Persistence is defined as the quality that allows someone to continue doing something or trying to do something even though it is difficult or opposed by other people. Persistence has ruined many people’s financial goal plan because when the going gets tough, only the tough get going.
Most people give up or don’t stay the course when setbacks occur. It’s interesting how we want to be more well off (better lifestyle, healthier, be more educated, get the right job) but we aren’t willing to put in the work to get there. I am just as guilty as the rest of them. When I was in high school, I was all about architecture and studied mechanical drafting for three of my four high school years. However, once I found out about the enormous amount of schooling required to complete a college degree, I turned away from it.
However, another area of my life, my wife and I have been very persistent. With finances, we’ve done a monthly budget since August 2011. Each and every month we create a new sheet to plan out our monthly income and how we are going to spend it. In fact, we’ve been so persistent in our family’s financial goal plan that we’ve managed to increase our net worth 500% since we started.
I don’t say this to brag. I’m not trying to gloat.
I’m just saying that when you focus your efforts into something and stay persistent in your activity towards it, you can do amazing things! I want to give you five ways that you can become more persistent in your financial goal plan through creating a monthly budget and tracking your finances.
1. Make Time To Work On Your Financial Goal Plan
This one is huge. We do it all the time. When we run into friends in a public place, we always say “yeah, we should get together some time soon.” We have the best intentions of wanting to get together. We aren’t intentionally blowing the other person off, at least I’d hope not. However, unless we actually get our calendars out and set a date on our calendars, the ever elusive term “some time soon” will escape us and will never become a reality. You have to be intentional with your time or it will just slip away.
The same goes with your financial goal plan. Go ahead. Get your calendar out now, go ahead and block off some time.
Ok, now that you’ve set aside at least a half hour every two weeks to work on your financial goal plan we can get to the next step.
2. Get An Accountability Partner
Finding an accountability partner to help you become more persistent with your financial goal plan makes it that much more real. When you tell someone else or write it on paper for others to see you are making a statement and being transparent. You are allowing yourself to be held responsible towards this action you are taking. Find someone you can trust to tell you the truth but still be loving.
For you married people out there, you have an accountability partner already, your spouse. When we start to hold each other accountable for our actions, we open up communication and will strengthen each other. Single people have it a little tougher as you will have to find a good friend or family member to help you out.
3. Define Your Why of Your Financial Goal Plan
Having a goal is one thing, sticking with it is another. Being persistent is going to test you from time to time. Not only knowing “what” you will do but “why” you are doing it can take your further in your journey. When we were in the long slog of paying off our debts, we had some months when it was very tempting to fall off the plan and just go blow the money on fun and entertainment. But our “why” kept us going. We knew that we wanted to be free from our debt and the fastest way to do that was to sacrifice and work hard to get where we wanted to be.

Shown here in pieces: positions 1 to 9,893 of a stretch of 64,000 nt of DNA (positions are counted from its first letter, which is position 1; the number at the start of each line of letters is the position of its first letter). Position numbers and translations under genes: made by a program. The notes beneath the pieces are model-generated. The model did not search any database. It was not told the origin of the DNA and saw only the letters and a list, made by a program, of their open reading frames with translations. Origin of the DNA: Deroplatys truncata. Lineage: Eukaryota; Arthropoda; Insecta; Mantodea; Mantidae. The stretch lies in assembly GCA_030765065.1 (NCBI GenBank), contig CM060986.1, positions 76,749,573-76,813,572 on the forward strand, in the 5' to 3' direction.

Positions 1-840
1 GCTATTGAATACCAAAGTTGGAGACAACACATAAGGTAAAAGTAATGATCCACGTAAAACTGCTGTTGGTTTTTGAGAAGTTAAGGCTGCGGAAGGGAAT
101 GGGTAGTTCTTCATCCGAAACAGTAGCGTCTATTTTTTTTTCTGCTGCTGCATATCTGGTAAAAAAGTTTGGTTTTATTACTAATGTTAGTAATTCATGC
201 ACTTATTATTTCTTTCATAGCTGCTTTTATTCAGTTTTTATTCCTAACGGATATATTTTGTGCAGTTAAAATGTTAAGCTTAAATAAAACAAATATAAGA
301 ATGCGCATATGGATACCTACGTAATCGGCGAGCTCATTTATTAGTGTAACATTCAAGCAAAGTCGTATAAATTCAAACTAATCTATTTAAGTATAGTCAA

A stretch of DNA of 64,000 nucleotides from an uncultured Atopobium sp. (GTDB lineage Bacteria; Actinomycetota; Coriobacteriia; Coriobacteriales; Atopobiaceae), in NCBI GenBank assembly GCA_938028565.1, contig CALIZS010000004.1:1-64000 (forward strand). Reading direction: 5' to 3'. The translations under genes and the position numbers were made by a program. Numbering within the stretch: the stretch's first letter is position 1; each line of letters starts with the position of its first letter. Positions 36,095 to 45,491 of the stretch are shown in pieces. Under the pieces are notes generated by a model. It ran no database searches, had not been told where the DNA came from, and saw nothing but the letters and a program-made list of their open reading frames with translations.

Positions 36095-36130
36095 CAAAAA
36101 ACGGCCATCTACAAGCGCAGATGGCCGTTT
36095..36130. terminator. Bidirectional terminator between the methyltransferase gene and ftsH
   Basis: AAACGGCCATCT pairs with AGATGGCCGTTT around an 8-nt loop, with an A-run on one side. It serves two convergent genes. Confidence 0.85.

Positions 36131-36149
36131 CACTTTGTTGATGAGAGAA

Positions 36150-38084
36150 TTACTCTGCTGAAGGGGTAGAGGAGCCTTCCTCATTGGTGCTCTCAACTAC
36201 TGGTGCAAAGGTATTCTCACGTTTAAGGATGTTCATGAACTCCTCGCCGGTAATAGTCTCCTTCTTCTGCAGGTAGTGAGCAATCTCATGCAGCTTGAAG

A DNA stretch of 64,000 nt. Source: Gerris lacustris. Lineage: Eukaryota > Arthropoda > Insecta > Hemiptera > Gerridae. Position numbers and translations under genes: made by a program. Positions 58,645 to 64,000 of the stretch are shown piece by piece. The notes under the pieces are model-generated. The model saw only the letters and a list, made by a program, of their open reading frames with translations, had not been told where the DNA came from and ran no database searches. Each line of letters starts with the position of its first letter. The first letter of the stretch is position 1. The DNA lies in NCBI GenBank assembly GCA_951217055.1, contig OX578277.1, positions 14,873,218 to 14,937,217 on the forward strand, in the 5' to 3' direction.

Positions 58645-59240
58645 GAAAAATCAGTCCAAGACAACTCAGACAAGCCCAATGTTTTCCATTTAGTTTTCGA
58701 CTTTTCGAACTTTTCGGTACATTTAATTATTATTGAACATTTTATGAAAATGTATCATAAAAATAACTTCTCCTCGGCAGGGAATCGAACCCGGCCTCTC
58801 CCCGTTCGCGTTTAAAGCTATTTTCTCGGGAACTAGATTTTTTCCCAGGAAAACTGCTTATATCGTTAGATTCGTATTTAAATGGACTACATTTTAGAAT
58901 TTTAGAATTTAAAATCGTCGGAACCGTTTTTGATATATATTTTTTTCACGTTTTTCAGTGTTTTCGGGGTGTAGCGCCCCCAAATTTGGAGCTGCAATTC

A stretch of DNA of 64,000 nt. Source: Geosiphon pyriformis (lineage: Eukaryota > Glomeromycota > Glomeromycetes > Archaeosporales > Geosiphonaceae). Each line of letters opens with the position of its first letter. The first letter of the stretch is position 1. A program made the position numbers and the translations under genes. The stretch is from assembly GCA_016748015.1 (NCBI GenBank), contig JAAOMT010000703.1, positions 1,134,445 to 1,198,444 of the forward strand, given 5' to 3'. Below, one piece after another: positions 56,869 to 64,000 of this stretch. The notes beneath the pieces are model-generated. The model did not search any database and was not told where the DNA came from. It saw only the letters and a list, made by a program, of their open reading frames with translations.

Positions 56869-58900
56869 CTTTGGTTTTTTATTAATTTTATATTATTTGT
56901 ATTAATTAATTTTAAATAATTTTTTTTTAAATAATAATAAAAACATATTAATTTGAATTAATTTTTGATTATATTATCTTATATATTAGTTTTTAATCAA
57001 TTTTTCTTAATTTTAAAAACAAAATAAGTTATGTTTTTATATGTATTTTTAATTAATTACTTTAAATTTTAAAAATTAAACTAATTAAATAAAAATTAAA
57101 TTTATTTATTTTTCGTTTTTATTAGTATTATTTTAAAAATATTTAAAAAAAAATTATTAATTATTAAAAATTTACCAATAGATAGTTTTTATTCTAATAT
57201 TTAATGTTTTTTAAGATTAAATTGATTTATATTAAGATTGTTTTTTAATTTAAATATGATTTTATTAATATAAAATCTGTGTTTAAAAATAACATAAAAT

Take a minute and define why you want to improve your financial goal plan. Is it because money is tight? Is it because you can’t see a future that you are happy with? Are you sick of living paycheck to paycheck and not having enough money at the end of the month?
4. Set a Financial Goal Plan With Actionable Steps To Get There
After finding your why, focus on the goal and then setup a plan to get there. Do you want to be debt free in 36 months? Map out a plan on how you’ll do that. Do you want to save up to go on that dream vacation in a year or two? Start a sinking fund and start transferring the monthly amount you need to save each month to make it happen. It doesn’t matter what goal you set, you have to make a plan that you can accomplish to get there. Than you have to be persistent enough to follow through on it.
5. Be Persistent In Tracking Progress of Your Financial Goal Plan
After you have finished all the other steps, the last thing to do is to track your progress to stay on track. Set up motivational reminders to keep you on track to meet your goal and when you hit milestones, celebrate with little victories. As we were paying off our debt, we actually kept a running tally of our average monthly payment on our debt and tried to beat it each month. This helped fuel us, especially in the later stages, to be persistent in our debt freedom journey.
It took my wife and I almost two years to pay off our debt of over $27,000. During that time we had a baby, had to purchase a second vehicle, took vacations, I went back to school among other things. We could’ve given up during any of these setbacks, but we didn’t. We persisted through them all because our dream of debt freedom was larger than our setback at the time.
What things are you working on right now that requires your persistence?
This article originally appeared on Get ConnectDad and is republished here with the permission of the author.
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